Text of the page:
Thank you UMDF for providing this community and helping us cope with Mito. It’s not easy, but together, we can do it.

Why I won’t run to Canada

My daughter cannot move to Canada; she has multiple disabilities so is considered a drain on resources. No country anywhere will accept her. She is a disabled woman trapped in the United States, a country that doesn’t want her.

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(photo by Diane Davis https://www.facebook.com/dianedavisphotography/info/?tab=page_info)

So when you talk about moving to Canada if Trump wins, think about what that means. Think about the people who don’t have that option. They are the people who need you to fight for them.

The ability to leave a bad situation is often based on ones resources. Do you have the money to go somewhere else? Do you have people who will help and protect you? You might wonder why a  person living in a bad neighborhood doesn’t move to a better one. Many times, they can’t. If you can, you are blessed. Don’t assume others have the same chance.

My daughter is one of those “losers” Donald Trump talks about. She can’t work and she is dependent on other people to care for her. I am one of those losers because I need social service supports and welfare to help me take care of her. Call me a welfare mom and I’ll agree proudly. We are not “winners,”as Trump would say, and there are a lot of people in this country who are the same.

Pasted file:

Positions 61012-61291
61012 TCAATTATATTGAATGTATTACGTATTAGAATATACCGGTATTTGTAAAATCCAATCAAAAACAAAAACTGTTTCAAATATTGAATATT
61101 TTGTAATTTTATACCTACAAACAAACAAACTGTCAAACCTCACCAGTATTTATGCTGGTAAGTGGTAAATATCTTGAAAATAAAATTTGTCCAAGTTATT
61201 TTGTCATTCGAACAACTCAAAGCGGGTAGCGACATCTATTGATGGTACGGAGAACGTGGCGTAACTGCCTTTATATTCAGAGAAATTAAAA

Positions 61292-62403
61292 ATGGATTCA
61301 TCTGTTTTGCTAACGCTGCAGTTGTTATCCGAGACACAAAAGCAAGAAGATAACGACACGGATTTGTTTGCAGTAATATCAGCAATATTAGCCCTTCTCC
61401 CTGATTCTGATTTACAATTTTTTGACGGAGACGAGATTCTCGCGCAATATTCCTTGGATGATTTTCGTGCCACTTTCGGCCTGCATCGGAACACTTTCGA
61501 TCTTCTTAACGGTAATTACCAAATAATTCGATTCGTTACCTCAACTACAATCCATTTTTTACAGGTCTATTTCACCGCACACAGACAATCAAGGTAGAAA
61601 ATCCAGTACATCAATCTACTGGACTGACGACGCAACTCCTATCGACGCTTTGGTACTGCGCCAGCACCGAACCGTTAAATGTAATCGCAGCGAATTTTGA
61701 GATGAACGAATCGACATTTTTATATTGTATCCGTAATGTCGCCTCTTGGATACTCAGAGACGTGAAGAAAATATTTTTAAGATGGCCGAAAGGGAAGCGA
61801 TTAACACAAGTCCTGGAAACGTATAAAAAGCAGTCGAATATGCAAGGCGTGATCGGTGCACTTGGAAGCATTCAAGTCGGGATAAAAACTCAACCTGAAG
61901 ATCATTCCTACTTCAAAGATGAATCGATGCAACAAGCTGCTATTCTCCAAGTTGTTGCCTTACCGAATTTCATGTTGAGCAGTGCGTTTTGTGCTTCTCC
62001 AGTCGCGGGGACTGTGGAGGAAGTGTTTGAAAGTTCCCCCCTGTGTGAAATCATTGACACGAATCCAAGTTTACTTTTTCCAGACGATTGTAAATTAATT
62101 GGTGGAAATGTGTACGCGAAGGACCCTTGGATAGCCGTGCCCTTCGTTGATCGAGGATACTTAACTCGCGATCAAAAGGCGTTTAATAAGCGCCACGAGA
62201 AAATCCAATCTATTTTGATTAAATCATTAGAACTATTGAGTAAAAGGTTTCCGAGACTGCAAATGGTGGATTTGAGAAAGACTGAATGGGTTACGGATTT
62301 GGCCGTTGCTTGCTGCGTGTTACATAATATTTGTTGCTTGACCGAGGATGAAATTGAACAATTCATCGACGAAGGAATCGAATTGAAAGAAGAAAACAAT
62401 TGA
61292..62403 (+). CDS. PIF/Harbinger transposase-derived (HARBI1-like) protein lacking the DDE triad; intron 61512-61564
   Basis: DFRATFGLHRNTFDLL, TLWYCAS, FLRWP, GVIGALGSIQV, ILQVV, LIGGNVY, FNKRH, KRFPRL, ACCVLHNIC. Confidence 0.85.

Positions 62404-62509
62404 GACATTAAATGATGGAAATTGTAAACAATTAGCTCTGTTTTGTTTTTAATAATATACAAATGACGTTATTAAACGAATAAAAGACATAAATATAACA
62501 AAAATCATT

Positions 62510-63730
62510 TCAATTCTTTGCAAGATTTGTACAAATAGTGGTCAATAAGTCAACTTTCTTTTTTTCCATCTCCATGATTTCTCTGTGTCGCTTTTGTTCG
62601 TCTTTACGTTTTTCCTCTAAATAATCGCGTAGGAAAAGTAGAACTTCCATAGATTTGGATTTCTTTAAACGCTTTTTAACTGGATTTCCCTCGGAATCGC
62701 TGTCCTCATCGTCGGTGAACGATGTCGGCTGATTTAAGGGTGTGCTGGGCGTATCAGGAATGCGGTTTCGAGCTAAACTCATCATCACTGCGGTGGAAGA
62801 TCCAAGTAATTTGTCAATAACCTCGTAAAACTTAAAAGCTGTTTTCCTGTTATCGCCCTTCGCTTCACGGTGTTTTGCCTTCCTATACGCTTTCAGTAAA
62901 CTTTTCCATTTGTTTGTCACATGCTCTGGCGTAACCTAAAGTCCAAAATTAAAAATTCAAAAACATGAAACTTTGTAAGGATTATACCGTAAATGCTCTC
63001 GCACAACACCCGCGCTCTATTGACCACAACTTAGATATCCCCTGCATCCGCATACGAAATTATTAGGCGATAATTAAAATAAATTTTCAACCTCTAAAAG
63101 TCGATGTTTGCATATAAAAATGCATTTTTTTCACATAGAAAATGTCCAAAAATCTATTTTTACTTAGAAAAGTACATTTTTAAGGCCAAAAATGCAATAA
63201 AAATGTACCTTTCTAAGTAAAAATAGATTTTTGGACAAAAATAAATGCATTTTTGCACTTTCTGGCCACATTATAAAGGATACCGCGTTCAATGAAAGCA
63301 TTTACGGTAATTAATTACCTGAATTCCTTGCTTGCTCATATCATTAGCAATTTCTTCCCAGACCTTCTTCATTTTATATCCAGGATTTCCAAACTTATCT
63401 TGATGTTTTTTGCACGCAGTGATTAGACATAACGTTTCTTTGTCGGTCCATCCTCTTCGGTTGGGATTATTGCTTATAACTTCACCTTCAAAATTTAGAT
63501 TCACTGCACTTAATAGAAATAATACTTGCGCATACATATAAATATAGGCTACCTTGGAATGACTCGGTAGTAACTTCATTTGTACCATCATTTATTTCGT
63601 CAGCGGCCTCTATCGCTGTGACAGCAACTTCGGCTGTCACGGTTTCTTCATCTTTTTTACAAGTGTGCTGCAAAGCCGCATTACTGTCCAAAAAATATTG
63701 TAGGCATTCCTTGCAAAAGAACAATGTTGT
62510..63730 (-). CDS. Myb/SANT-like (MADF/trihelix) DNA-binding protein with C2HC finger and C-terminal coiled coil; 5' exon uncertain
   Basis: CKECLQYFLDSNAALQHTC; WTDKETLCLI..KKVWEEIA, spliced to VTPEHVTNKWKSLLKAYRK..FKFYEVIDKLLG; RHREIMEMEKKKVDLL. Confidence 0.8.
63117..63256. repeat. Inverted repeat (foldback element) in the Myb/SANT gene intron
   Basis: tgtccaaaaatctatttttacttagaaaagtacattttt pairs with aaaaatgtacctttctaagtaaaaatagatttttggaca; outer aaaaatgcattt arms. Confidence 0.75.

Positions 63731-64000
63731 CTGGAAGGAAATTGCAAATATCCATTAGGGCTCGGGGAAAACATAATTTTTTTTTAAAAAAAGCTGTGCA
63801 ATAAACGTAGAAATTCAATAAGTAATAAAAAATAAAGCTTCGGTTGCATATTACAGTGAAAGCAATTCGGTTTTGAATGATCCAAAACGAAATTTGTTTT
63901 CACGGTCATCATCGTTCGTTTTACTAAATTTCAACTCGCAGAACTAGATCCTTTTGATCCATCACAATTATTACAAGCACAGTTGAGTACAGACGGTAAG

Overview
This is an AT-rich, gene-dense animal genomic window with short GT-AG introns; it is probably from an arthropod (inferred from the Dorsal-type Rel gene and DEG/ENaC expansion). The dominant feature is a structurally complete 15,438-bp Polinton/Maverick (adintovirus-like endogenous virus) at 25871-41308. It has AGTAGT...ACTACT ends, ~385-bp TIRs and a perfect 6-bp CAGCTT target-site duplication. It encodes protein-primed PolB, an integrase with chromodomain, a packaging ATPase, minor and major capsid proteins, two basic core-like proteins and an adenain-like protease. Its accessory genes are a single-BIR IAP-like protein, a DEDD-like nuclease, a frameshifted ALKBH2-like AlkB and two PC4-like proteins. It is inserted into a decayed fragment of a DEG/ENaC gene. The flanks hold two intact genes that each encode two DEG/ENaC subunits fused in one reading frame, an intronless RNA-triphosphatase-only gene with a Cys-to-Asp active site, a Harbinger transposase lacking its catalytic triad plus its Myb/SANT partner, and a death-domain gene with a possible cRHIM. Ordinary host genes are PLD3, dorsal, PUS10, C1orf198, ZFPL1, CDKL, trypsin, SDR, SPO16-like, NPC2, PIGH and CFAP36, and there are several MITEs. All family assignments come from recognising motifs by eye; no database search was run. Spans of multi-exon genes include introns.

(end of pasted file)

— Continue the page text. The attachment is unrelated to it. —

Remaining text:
But that doesn’t make us bad people. That doesn’t make my daughter worthless.

My daughter can’t fight for herself, but I can fight for her. And I will stand by her and fight with all my strength to protect her from the rise of hate and intolerance permeating the United States. Racists and fascists will not touch her.

Will you help? Or will you hide?

One special needs family reaching out to another

There are a thousand sleepless nights to get through when your child is medically fragile. Waiting for answers. Waiting for change. I pick up a book I’m too tired to read. Turn on the TV but it’s too loud. So I grab your laptop and start surfing. See what my friends are doing. What trips are they taking this summer? What did they eat? How many selfies did they take? But after a while all those smiling faces make me feel more alone.

I turn to your tribe, the other parents who are up at 3 AM surfing the internet while battling anxiety. Because no one understands dread more than the parent of a special needs child.

We parents would be lost and more confused than we already are without the internet. With chat rooms to swap war stories and blogs to share our ideas we see that we are not the only family in the world held hostage by illness. Instead, we know MediCare and Social Security screws with every family. Paperwork really does get more complicated. Marriages collapse and rebuild. Children thrive despite what experts say. And occasionally we get to laugh.

Reach out. Write it all down. Maybe someone will read it and for a tiny moment I won’t be so alone. Maybe my struggle will help someone else. And maybe, if I take the time to read other stories, I’ll find the answer I’ve needed to hear.